Non-alcoholic fatty liver diseases (NAFLD) and alcohol-related diseases (ALD) are currently the leading cause of chronic disease, cancer and mortality associated with this organ in developed countries.
Patients in advanced stages have a poor prognosis with regard to survival and quality of life. Similarly to cancer, liver diseases in their early stages are asymptomatic, and therefore, most patients are diagnosed in advanced stages. However, there is a lack of screening strategies in the field of public health for the detection of liver fibrosis.
A study published recently in Journal of Hepatology, drafted within the LiverScreen European consortium, with the participation of the Centre for Research in Health Economics (CRES-UPF) and Hospital Clínic de Barcelona together with experts from various international universities within the framework of the LiverScreen project, proposes exploring the cost-effectiveness of transient elastography (TE) as a screening method in primary care. It is a non-invasive test that evaluates the elasticity and stiffness of the liver by ultrasound as a screening method for detecting liver fibrosis in primary care.
"The implementation of a screening programme to detect liver fibrosis, in primary care centres, is a highly cost-effective intervention. This approach could prove a valuable public health strategy. In fact, the UK's National Institute for Health and Care Excellence (NICE) already recommends it in patients at risk", says Miquel Serra-Burriel.
A study in patients from six countries
To carry out their research, the researchers included a total of 6,295 participants from six countries (France, Spain, Denmark, UK, Germany and Hong Kong). They correspond to seven independent prospective studies carried out previously (one cohort per country, except Spain with two), in which TE was used to diagnose liver fibrosis.
The cohorts of the different countries consisted of people of different ages and risk factors, such as high alcohol consumption. The cohorts from Denmark, France and the UK were designed to obtain biopsies to confirm liver fibrosis. "We used data from a subset of patients who had undergone a liver biopsy. After defining the best indicators, we applied them to our cohorts to evaluate the prevalence of significant fibrosis and accuracy of diagnosis", the CRES-UPF researcher affirms.
Then, these results were used to adjust an economic model that compares two different ways to detect significant fibrosis: the TE pathway compared to the standard care pathway, based on liver enzyme tests.
"The goal of using non-invasive detection of fibrosis by TE as a public health intervention was to achieve earlier, more reliable identification of the patient, refer her in a timely manner to the specialist, give her the appropriate treatment and include her in monitoring programmes", Miquel Serra-Burriel asserts.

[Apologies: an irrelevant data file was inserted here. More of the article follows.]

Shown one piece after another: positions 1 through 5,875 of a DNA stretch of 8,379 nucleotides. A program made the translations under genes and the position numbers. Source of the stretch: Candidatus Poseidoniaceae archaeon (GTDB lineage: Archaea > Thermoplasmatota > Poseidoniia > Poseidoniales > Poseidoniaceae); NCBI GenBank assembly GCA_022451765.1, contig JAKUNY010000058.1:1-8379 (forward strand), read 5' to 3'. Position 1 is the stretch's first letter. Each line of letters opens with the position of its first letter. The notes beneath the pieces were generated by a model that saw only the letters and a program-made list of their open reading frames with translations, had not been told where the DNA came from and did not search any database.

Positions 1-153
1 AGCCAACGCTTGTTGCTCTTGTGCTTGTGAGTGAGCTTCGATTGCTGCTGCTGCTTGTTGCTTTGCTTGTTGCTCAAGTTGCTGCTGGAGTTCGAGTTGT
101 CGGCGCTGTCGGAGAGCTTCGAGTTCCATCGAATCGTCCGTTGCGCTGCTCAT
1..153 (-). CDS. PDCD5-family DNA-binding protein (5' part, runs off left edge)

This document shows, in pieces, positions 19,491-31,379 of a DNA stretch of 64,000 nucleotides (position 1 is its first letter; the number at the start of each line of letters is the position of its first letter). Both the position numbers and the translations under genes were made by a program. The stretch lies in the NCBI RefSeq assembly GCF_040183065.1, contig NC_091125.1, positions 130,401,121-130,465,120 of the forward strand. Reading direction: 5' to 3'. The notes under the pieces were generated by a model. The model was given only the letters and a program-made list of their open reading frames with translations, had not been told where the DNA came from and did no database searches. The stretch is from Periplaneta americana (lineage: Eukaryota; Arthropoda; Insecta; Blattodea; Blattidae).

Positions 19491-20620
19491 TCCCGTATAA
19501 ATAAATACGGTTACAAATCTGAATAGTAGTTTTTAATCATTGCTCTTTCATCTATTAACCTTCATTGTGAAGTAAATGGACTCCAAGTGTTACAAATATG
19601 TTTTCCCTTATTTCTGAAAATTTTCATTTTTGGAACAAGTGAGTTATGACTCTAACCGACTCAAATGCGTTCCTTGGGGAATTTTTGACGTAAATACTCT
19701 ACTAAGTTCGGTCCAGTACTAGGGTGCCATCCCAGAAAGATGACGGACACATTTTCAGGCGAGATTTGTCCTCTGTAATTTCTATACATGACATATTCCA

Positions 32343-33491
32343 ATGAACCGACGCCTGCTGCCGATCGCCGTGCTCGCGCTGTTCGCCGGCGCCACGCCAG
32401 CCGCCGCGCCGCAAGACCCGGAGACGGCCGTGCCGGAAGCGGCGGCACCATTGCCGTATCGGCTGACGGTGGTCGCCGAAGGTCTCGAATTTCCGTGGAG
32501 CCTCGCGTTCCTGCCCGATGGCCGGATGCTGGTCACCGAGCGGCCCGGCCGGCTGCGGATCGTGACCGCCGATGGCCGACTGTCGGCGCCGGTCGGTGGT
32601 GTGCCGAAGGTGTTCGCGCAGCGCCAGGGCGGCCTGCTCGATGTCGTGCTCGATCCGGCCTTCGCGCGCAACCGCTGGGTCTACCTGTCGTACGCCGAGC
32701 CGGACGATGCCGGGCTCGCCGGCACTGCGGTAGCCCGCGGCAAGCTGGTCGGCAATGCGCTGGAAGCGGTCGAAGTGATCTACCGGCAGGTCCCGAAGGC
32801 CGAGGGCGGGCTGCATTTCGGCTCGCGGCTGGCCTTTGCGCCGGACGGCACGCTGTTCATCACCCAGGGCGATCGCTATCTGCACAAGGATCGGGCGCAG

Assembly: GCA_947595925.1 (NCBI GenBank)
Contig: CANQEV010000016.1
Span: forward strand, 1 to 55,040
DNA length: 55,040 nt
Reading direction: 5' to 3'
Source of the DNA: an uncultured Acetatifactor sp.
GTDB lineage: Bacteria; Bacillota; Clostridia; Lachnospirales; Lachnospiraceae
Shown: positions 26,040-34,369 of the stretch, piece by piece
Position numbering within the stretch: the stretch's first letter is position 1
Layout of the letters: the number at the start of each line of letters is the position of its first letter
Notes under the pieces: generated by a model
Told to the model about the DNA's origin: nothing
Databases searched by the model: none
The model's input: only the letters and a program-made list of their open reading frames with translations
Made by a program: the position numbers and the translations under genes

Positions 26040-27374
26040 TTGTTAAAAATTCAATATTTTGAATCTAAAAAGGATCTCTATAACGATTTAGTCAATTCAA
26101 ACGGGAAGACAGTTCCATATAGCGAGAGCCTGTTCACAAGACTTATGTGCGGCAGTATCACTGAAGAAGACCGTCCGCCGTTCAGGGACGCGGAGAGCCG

A cost-effective public health intervention
The study shows that the detection of liver fibrosis using optimized algorithms is a highly cost-effective public health intervention, especially in the early stages of fibrosis, with a 12% probability of cost saving. "As expected, when we focus on patients with risk factors for chronic liver disease, including patients with diabetes, obesity and hazardous alcohol consumption, the screening programme is even more cost-effective", Miquel Serra-Burriel adds.
According to the authors of the study, implementing TE liver screening would require investing between 2,500 (at-risk population) and 6,500 euros (general population) adapted to purchasing power parity (PPP), to achieve another year of life, adjusted for quality of life.
Compared to the subsequent stages of chronic liver disease, significant liver fibrosis screening results in a ten-fold cost-effectiveness improvement, highlighting the importance of early identification, referral and monitoring of these patients.
The authors state that future studies should test whether a two-step approach using serum biomarkers followed by TE would be cost-effective, and analyse the cost savings entailed in this combined system for screening the population.
A multidisciplinary international project
LiverScreen, which involves health professionals, economists, statisticians and quality controllers, has received funding within EIT Health 2018, a project which promotes healthy living, active ageing and improved health in the context of the European Commission's Horizon 2020 research and innovation programme. It has also received a Spanish Plan Nacional I+D+i grant, co-funded by the Carlos III Health Institute and the European Union's ERDF.
In addition to CRES-UPF, in Catalonia LiverScreen also involves institutions such as Hospital Clínic, the IDIBAPS research centre and the Catalan Health Institute (ICS).
Journal of Hepatology